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Optical/IP

Netscreen Goes for an IPO

File this under “Who knew”? With no public announcement whatsoever, firewall solutions producer Netscreen Technologies Inc. filed with the SEC to go public on October 5. Despite the lack of fanfare, it’s a significant move, observers say.

“It’s a good sign,” says Jeff Wilson, an analyst with Infonetics Research Inc. “They might just turn out to be a lifeline for the IPO market.”

The question now is: Does Netscreen have what it takes to make it? Or will the lifeline itself be gasping for air?

On the plus side, Netscreen’s revenues for the nine months leading up to June 30 rose to $59.2 million, $49.5 of which were product-related, from $14.3 million last year. That Netscreen filed for an IPO only a day after the company closed a $30 million round of preferred stock financing, can’t hurt either. The $18.7 million that the California company reported having on its balance sheet, might just mean that they’ve set aside enough cash to make it through the process of going public.

At the same time as Netscreen’s revenues have grown, however, so have its losses. As of June 30, the company had an accumulated deficit of $84.3 million. It also has large, fixed expenses that it expects to only grow in the future. But while high expenses don’t bode well for the company’s cash flow, they could be exaggerated. Many companies hike up their prices right before going public in order to make their first-year earnings results look all the more impressive.

Netscreen might not stand up to competitors like Cisco Systems Inc. (Nasdaq: CSCO) and Nokia Corp. (NYSE: NOK) financially, but by replacing slow, software-based firewall and VPN solutions with faster, hardware-based alternatives, the company has definitely found an edge in a very hot market. It has also managed to snag three major customers: Cable and Wireless (NYSE: CWP), Cox Communications Inc. (NYSE: COX), and Williams Communications Group (NYSE: WCG).

“Netscreen is immensely powerful technologically,” says Joel Conover with Current Analysis. “I have often said that they are a good acquisition target, and I still believe that, even though the market has dried up.”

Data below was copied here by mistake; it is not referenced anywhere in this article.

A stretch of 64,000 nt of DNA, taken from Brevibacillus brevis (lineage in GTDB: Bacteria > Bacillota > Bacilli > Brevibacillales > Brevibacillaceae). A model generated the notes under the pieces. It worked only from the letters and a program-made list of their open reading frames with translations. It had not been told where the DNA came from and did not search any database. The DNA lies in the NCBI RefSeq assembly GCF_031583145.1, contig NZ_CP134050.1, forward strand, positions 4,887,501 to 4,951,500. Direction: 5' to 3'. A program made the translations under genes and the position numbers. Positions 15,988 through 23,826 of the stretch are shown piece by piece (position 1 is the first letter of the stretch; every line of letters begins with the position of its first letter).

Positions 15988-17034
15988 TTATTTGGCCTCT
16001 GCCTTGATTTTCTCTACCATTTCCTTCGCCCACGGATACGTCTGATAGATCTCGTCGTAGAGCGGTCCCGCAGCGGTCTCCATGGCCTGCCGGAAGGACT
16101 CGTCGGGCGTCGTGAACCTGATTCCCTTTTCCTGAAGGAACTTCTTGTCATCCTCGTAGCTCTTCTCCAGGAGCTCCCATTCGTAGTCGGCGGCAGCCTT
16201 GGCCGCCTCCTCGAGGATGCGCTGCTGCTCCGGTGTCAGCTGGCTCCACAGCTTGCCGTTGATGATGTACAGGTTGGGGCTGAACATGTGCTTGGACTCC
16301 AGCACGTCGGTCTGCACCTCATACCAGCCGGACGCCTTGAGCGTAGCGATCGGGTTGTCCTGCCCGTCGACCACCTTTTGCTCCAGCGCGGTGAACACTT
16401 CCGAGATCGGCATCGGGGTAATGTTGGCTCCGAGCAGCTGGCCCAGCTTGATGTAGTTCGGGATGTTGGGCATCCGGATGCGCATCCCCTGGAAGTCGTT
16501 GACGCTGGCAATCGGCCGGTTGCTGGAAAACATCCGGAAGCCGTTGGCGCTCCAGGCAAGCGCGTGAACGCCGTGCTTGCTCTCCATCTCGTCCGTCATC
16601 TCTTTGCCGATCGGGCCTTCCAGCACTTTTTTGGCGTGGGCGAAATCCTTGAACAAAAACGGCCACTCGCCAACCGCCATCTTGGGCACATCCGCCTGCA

Unlike its larger competitors, Netscreen only concentrates on security products. “This is an area that hasn’t been as hard-hit as other parts of the networking industry,” says Infonetics' Wilson. “VPN and firewall production has really stood up to the economic conditions much better than other markets.”

Even so, when the economy is bad, people and companies have less money to spend -- and that goes for security systems as well. Check Point Software Technologies Ltd., a firewall and VPN software vendor and one of Netscreen’s major competitors, has seen its stock drop from a year's high of $115.25 to $36.22 at noon today.

“It’s a tough time for anyone to come out right now,” says Chris Bulkey, a research analyst with Light Reading. “And it’s hard to tell how big this IPO is going to be until they announce the amount of shares they’re offering and the price. They do have a lot of CSEs [common stock equivalents -- options, warrants, etc.] in their capital structure, and, as a result, a lot of shares are going to hit the market. That’s typical of any IPO, though.”

Bulkey disagrees with observers that say that this is a significant signal for the IPO market: “One IPO’s not going to do anything. If you see 10 to 15 IPO’s a day, that would be significant.”

But while the IPO market might not have begun thawing, Netscreen’s move toward going public might not be a bad idea. “Netscreen might have the potential to make it,” says Jason Wright, an industry analyst with Frost & Sullivan. “They’re becoming more and more commonplace, and they are reaching into the high end of the market, while still maintaining a very low price.”

Wilson cautiously agrees. “Netscreen might end up shooting themselves in the foot,” he says, “but I don’t think so.”

Netscreen is part of a growing market sector. Other companies that play in this area are: Check Point, Cisco, Nokia, CloudShield Technologies Inc., RapidStream Inc., ServGate, and Symantec Corp. (Nasdaq: SYMC).

— Eugénie Larson, special to Light Reading
http://www.lightreading.com